Delivering Telecom's Converged Network and Entertainment Experience

Converged Experience Presages Telecoms Transformation—Reexamining the Value Proposition

Digital Hollywood Chicago 2007CTOs Chris Rice (AT&T), Pieter Poll (Qwest), Mark Wegleitner (Verizon) and Matt Bross (BT) agreed that the discrete services that telecoms now offer would morph into a seamless, hyperavailable cloud of communications services. The converged experience will be seamless, feature-rich and accessible when, how and where consumers want. Telecoms’ ability to deliver will drive their stock prices in the near term and was the focus of the discussion.

From an operational perspective, telecoms have been too focused on product/service P&L. Now they have to eliminate barriers between products, so the customer can have a context-appropriate, seamless experience. The first phase of this transformation is bundling existing services; however, the real value will come from innovating new services. All applications will be unified around an IP (Internet Protocol) infrastructure. Telecoms don’t need to integrate networks; they need to build networks that interoperate.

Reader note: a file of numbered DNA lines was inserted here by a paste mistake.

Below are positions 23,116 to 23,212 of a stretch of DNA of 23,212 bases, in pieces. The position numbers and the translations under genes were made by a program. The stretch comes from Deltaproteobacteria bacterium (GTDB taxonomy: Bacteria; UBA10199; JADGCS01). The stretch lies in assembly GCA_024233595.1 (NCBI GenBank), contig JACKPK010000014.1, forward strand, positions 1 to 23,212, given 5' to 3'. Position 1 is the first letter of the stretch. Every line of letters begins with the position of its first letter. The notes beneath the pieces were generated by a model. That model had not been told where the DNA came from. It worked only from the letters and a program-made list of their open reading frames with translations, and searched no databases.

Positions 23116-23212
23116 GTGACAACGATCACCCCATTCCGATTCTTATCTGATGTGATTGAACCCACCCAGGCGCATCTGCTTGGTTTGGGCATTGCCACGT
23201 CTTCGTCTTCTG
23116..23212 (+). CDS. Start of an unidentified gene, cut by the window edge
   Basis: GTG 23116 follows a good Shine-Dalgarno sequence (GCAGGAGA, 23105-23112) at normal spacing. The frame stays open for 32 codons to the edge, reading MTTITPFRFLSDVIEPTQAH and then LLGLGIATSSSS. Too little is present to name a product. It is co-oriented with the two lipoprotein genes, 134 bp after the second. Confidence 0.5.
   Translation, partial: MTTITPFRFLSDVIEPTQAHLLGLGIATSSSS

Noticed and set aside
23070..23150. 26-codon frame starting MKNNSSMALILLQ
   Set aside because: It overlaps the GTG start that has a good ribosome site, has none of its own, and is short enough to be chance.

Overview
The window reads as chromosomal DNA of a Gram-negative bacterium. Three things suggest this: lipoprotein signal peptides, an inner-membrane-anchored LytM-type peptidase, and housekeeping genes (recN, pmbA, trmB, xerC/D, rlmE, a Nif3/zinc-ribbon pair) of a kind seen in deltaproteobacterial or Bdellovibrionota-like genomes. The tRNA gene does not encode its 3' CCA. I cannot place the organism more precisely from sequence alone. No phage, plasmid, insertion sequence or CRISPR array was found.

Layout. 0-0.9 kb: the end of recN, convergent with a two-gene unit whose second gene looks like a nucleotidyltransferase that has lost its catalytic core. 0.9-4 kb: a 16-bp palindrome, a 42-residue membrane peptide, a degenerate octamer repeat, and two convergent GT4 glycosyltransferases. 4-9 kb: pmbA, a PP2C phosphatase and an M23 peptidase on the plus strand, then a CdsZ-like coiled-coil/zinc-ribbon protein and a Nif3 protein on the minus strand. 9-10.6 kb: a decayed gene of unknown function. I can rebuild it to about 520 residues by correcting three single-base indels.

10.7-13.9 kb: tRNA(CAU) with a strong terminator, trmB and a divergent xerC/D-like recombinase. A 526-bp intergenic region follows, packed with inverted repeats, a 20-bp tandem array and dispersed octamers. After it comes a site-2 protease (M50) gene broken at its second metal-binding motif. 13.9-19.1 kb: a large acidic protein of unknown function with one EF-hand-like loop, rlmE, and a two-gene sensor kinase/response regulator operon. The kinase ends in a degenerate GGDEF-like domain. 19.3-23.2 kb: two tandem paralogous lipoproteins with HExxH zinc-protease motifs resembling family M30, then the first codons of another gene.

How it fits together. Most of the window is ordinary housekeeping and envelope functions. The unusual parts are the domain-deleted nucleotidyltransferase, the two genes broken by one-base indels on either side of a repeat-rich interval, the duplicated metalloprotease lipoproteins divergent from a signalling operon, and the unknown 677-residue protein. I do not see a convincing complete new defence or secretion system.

Between the lines and longer term, telecoms must reexamine their value propositions because we are coming to the end of the era in which custom applications and proprietary interfaces were necessary to integrate networks’ “islands of automation.” Network-centric software and distributed applications increasingly interoperate natively.


  • DHsider-telecomChris Rice, Chief Technology Officer, AT&T—Chris Rice oversees the Network Planning and Engineering Group for the new AT&T Inc. His responsibilities also include overseeing the development and deployment of advanced access, switching, and routing technologies for the company. Prior to being appointed to his current position in March 2004, he was responsible for SBC Communications’ enterprise-wide technology direction, new technology introduction, platform development and network regulatory.
  • Pieter Poll, Chief Technology Officer, Qwest—Pieter Poll facilitates the strategic technology direction of the company. In addition, he directs network planning and engineering functions. Dr. Poll started his career at AT&T Bell Laboratories where he contributed to the architecture and evolution path of the 5ESS Digital Switch. He helped develop network evolution plans for the AT&T long distance network and product requirements for that network. He was a strategic and portfolio planner for what is now Lucent Technologies. Pieter joined the former U S WEST Advanced Technologies organization in 1994 to develop switching and network intelligence evolution plans for Qwest.